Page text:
The potential of hydrogen for the chemical industry has been saved
The potential of hydrogen for the chemical industry
A Future of Energy point of view on hydrogen
The chemical industry is a critical sector in developing innovative solutions to enable the shift towards a sustainable and circular economy, but it is facing a massive challenge to become net-zero. Hydrogen is not only a key enabler to become net-zero for the industry, but also an important opportunity for chemical companies to generate new sustainable revenue streams.
The chemical industry is a critical sector in developing innovative solutions to enable the shift towards a sustainable and circular economy, but it is facing a massive challenge to become net-zero. Only a portion of the net-zero target can be achieved through energy efficiency, bio-based feedstock and closing material loops, stressing the need for other solutions such as hydrogen, carbon capture, and electrification in the chemical industry.
Role of hydrogen and expected future demand
Today, about 10 million tons of hydrogen is already used in the EU industry, mainly as feedstock for the production of ammonia and in the refining industry. Blue and green hydrogen are the two key low-CO2 alternatives that could replace the carbon-intensive grey hydrogen, which represents 95% of the hydrogen production today.
The energy transition and route to net-zero has also led to new potential roles for low-CO2 hydrogen, and therefore the hydrogen market is expected to exceed 100 million tons by 2050, resulting in hydrogen becoming a main energy carriers of the future EU energy system. There are three important demand drivers: industry (heat, steam, reducing agent in steel industry), sustainable fuels for transport (mainly shipping, long-distance road transport and aviation) and sustainable chemical feedstock (methanol, ammonia), and to a lesser extent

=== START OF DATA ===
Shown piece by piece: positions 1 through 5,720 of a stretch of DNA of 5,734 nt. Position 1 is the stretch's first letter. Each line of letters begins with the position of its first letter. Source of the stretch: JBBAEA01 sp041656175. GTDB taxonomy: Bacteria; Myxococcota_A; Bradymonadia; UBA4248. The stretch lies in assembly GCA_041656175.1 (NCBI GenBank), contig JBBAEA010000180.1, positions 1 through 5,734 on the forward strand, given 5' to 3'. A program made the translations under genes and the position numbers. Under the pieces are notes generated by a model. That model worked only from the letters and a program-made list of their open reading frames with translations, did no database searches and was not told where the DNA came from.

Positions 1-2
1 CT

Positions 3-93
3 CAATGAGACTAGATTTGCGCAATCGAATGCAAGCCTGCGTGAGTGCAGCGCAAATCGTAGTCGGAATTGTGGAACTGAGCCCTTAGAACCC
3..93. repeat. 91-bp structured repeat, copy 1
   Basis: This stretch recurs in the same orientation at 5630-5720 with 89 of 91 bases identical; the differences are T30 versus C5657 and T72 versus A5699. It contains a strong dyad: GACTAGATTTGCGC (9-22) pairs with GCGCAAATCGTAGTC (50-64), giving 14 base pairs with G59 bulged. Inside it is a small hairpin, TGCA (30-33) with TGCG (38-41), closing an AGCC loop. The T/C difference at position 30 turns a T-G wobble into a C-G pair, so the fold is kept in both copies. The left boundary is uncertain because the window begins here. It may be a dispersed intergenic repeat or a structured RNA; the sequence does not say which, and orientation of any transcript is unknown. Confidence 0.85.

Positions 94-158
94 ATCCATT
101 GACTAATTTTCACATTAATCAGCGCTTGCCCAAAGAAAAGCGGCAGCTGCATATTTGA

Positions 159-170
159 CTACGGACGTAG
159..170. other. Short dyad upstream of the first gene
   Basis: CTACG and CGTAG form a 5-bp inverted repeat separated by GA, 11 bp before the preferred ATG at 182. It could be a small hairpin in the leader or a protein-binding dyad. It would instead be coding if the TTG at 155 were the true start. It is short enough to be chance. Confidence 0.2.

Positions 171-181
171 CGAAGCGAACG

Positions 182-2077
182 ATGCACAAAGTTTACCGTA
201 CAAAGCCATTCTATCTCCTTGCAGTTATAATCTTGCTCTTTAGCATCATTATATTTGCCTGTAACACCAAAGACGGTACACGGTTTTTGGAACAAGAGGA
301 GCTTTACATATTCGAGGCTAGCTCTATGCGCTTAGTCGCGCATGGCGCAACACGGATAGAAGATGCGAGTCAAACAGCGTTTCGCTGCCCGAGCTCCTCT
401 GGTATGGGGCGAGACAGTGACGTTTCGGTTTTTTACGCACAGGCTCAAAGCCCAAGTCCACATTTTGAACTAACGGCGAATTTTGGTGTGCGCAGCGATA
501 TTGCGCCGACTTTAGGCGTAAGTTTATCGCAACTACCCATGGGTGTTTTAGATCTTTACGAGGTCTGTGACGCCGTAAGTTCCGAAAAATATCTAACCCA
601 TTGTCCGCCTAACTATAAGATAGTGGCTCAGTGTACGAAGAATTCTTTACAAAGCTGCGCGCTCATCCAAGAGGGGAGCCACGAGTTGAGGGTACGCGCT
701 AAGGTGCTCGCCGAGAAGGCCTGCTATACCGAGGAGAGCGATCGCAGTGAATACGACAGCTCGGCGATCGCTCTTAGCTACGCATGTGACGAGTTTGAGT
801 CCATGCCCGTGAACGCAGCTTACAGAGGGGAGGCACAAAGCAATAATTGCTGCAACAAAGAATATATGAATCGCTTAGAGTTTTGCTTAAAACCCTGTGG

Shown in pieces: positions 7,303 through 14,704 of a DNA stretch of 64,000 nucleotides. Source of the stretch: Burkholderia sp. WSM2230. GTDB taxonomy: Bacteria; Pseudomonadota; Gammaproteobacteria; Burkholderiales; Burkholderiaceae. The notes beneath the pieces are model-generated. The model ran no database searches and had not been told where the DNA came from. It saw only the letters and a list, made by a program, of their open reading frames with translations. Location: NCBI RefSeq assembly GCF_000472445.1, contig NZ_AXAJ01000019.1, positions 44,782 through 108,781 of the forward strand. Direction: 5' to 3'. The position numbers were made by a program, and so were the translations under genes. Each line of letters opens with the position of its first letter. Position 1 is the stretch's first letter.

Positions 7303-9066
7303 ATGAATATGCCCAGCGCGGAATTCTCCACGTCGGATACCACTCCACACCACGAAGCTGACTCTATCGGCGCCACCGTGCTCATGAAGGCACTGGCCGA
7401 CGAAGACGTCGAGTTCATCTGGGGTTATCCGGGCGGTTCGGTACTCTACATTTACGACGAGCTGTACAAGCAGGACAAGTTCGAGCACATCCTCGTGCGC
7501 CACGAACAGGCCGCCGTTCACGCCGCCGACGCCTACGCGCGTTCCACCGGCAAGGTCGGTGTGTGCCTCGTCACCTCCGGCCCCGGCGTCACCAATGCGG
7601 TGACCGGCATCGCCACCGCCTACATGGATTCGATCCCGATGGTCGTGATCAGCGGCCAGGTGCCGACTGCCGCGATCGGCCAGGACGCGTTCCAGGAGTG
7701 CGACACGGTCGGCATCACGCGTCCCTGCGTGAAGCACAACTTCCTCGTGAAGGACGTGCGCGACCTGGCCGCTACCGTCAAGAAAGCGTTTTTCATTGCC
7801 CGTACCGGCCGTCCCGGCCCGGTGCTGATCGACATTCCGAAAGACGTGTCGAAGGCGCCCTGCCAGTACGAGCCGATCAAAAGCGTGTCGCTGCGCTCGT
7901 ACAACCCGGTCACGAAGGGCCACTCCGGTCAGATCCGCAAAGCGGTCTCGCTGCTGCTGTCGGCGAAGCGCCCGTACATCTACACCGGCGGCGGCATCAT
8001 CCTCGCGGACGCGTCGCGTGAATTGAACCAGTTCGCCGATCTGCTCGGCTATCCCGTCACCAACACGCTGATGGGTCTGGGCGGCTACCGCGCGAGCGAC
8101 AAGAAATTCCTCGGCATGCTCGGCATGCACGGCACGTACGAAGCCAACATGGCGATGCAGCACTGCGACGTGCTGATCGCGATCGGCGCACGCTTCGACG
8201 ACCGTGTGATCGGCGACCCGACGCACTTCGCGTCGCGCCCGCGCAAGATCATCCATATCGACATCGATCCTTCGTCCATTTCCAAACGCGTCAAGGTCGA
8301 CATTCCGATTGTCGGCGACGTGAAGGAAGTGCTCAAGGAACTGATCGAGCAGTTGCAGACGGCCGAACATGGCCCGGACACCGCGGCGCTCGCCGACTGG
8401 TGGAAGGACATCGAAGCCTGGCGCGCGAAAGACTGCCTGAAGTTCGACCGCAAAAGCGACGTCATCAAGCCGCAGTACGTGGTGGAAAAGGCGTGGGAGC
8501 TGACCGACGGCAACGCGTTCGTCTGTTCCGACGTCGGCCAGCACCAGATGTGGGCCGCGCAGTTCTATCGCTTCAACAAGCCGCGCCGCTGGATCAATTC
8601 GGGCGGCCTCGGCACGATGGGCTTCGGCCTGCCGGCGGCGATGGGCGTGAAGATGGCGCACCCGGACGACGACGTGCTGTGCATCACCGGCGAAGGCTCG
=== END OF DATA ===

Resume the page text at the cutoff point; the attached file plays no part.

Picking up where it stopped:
hydrogen as a storage medium to enable the shift to renewable energy.
Europe taking a leading role
The emerging hydrogen economy is supported by initiatives of policy makers at a European and country level, estimating a required investment of €430 billion until 2030. The increasing number of hydrogen projects being initiated or announced in the chemical industry is a good indicator of the interest in hydrogen, and stress the urge to act now. Countries outside Europe are also catching up with formalising hydrogen strategies and projects, and demand for hydrogen in China is estimated to hit 60 million tons a year by 2050.
Key considerations in your strategy
Chemical companies are uniquely positioned to tap into the opportunities of the emerging hydrogen economy, and can create a competitive advantage by doing so. A set of strategic choices cascading down from “aspiration” to “where to play” to “how to win” to “how to configure” helps to set the right corporate direction and strategy in a structured and thoughtful way.
Hydrogen is not only a key enabler to become net-zero for the industry, but also an important opportunity for chemical companies to generate new sustainable revenue streams. New business and pricing models can be deployed in a profitable way by making smart choices based on the potential and willingness-to-pay for different markets and by focusing on customer centricity. Chemical companies can leverage their strong global assets, interlinked supply chains, existing sales and distribution, and hands-on engineering knowledge etc. to kickstart their future role in the hydrogen economy, and make the shift to a more sustainable portfolio in a profitable way.
If you are interested in discussing further, please reach out to Brecht D'hont, Manager within the strategy practice of Deloitte, focusing on the oil, gas & chemical industry, and more specifically on sustainability strategy & hydrogen economy, Eric Vennix, the Deloitte North and South Europe Energy, Resources & Industrials industry leader, or your local Deloitte contact mentioned in the point of view.
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